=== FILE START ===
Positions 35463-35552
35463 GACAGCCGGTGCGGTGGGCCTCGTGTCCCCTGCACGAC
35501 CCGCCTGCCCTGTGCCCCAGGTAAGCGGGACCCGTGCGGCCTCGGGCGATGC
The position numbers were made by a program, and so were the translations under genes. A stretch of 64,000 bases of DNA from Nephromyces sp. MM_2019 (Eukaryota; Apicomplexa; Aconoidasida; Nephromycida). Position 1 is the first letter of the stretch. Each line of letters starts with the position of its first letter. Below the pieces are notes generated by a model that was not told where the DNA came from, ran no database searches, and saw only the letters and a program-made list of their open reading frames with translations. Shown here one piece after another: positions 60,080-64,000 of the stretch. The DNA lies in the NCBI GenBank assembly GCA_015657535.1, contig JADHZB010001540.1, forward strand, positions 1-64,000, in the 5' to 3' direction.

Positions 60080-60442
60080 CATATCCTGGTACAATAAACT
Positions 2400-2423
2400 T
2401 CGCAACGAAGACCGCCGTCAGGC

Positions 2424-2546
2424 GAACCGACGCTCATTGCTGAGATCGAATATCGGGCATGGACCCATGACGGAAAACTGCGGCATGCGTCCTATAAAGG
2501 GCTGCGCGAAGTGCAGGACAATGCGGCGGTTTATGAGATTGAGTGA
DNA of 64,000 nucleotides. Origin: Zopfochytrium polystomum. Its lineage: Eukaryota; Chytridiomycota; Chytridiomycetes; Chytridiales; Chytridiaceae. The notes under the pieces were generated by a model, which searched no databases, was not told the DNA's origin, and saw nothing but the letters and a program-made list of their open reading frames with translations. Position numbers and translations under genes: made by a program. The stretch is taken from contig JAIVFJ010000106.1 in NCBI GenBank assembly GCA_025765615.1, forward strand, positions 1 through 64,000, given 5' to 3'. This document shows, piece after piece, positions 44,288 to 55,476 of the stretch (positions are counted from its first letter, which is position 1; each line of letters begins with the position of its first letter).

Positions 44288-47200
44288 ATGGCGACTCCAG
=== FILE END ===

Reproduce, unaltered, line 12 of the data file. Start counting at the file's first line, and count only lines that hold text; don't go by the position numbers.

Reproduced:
2501 GCTGCGCGAAGTGCAGGACAATGCGGCGGTTTATGAGATTGAGTGA